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Choosing a Program

With hundreds of programs available, choosing one may be overwhelming. Consider the following aspects when choosing a program.

Questions to ask yourself

Courses?

  • What kind of courses are you looking to take?
  • What courses will your academic department let you take away from Tarleton?
  • Are you able to take courses taught in a language other than English?

Cost?

  • What is your budget?
    • The cost of the program can vary greatly depending on the type of program, the location, the amount of travel, and a variety of other factors.
  • Will you be paying out of pocket, using student loans, using scholarships, using grants, using other aid programs, or a combination?
    • Remember that you can only depend on the study abroad scholarship when you have confirmed participation on a program.

Location?

  • Is there a particular location you would like to go?
  • Do you prefer a large city, a small city, or a town?

When would you like to go abroad?

  • What term or terms do you want to go abroad? Academic year, fall, winter, spring, or summer?

What kind of living situation would you prefer?

  • How do you feel about homestay (living with a local family)?
  • Do you want to live in an apartment or dorm?
  • Do you want to arrange your own housing or would you like someone to arrange it for you?

Other Considerations

  • Do you have any medical conditions that might require accommodations?
  • Do you have dietary restrictions?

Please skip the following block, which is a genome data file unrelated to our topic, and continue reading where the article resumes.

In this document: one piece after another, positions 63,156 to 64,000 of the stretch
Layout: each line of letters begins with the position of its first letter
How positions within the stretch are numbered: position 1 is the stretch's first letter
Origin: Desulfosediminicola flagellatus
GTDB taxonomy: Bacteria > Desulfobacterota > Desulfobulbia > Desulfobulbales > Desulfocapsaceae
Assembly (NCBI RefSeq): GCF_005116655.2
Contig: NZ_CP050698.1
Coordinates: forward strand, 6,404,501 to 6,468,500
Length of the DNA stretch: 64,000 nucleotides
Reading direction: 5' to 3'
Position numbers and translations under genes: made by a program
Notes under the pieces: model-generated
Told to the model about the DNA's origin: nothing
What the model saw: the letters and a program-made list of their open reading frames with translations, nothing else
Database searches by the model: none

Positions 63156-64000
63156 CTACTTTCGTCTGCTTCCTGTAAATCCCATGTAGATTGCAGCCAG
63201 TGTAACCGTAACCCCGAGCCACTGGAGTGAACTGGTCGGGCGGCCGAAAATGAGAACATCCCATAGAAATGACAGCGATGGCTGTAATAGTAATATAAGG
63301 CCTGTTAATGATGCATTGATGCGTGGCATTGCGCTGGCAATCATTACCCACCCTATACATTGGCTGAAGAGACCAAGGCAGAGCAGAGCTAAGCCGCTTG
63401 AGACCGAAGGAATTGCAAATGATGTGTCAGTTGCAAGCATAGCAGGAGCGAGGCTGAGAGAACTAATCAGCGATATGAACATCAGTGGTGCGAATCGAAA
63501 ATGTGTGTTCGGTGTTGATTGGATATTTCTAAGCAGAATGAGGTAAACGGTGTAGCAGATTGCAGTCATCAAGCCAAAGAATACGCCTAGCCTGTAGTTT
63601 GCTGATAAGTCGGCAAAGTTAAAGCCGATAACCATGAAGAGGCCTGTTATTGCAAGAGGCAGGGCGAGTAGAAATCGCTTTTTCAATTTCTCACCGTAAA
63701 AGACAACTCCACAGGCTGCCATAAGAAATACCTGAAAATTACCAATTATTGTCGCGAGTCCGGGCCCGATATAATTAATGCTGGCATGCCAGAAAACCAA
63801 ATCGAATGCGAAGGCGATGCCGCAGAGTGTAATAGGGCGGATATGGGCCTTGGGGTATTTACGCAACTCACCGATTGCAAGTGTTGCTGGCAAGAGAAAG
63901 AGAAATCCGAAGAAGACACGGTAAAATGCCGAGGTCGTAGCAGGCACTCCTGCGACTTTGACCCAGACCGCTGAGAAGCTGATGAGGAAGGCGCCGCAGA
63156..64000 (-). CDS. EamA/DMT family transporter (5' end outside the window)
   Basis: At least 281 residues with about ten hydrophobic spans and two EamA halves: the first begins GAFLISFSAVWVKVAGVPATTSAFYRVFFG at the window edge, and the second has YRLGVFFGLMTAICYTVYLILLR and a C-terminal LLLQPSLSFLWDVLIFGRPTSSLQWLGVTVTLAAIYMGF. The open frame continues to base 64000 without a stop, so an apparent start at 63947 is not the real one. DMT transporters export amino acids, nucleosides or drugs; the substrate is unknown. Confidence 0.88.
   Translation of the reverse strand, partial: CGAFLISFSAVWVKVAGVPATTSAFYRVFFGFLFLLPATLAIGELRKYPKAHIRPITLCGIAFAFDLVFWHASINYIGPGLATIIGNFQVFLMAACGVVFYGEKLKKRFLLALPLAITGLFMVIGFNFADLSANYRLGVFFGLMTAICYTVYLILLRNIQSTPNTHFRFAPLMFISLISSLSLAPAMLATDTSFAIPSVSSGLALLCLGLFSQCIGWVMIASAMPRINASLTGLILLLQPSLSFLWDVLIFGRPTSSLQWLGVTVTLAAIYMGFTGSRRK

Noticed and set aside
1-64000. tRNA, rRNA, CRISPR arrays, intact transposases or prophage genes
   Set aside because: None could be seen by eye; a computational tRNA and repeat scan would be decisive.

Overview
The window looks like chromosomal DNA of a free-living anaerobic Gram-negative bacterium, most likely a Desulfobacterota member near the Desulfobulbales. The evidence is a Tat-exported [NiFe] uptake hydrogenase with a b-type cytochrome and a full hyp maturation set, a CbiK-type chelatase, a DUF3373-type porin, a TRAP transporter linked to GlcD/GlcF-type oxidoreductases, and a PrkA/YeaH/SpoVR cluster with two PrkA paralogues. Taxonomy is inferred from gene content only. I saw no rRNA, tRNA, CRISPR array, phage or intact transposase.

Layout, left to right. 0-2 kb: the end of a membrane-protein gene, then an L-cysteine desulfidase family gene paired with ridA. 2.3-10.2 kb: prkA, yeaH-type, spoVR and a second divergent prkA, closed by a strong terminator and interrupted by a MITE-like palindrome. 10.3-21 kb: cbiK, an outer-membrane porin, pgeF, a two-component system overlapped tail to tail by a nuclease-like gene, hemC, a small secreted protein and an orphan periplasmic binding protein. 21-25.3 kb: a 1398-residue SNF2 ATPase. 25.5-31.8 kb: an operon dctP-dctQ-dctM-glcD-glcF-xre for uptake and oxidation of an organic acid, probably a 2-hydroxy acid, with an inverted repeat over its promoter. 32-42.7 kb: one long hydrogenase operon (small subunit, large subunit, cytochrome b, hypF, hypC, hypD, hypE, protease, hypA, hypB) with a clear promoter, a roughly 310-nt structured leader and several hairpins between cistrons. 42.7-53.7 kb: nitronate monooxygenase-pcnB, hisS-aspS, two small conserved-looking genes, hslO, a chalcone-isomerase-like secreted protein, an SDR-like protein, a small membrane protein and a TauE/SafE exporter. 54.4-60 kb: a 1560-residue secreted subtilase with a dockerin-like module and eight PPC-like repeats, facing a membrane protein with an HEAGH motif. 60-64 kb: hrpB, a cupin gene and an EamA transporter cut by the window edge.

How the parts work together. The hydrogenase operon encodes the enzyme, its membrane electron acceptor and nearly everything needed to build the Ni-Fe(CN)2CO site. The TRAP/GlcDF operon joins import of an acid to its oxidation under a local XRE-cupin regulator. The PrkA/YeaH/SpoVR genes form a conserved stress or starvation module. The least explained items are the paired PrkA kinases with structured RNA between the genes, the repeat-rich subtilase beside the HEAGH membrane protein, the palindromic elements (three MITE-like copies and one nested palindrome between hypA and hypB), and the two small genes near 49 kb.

• Do you have any cultural or religious considerations?

Things to remember during the process:

Flexibility

  • The are a variety of program types
  • Often students must choose between the locations they want to go and the courses they want to take
  • You may not find a program that meets all of your criteria. That's okay! Chances are you are going to have the experience of a lifetime.
  • Be open to different locations
  • Consider what courses might complement your professional goals

Language

  • Most programs are taught in English and many other programs allow you to learn the local language.
  • Knowing a foreign language may open additional options for you, but there are hundreds of English language programs available in various locations.

Process

  • Everyone who studies abroad has different goals, different requirements, and different background. Finding something that fits your needs takes some work, but it's worth it.
  • You will have to talk to your academic advisor and study abroad advisor (possibly several times).

Back-up Program

  • If for some reason your first program choice becomes unavailable you will save time if you have a secondary program in mind.

Deadlines

  • You need to be aware of application deadlines, payment deadlines, and any other dates related to your program. It is recommended to start planning 10-12 months in advance. Once you have chosen a program it is time to apply.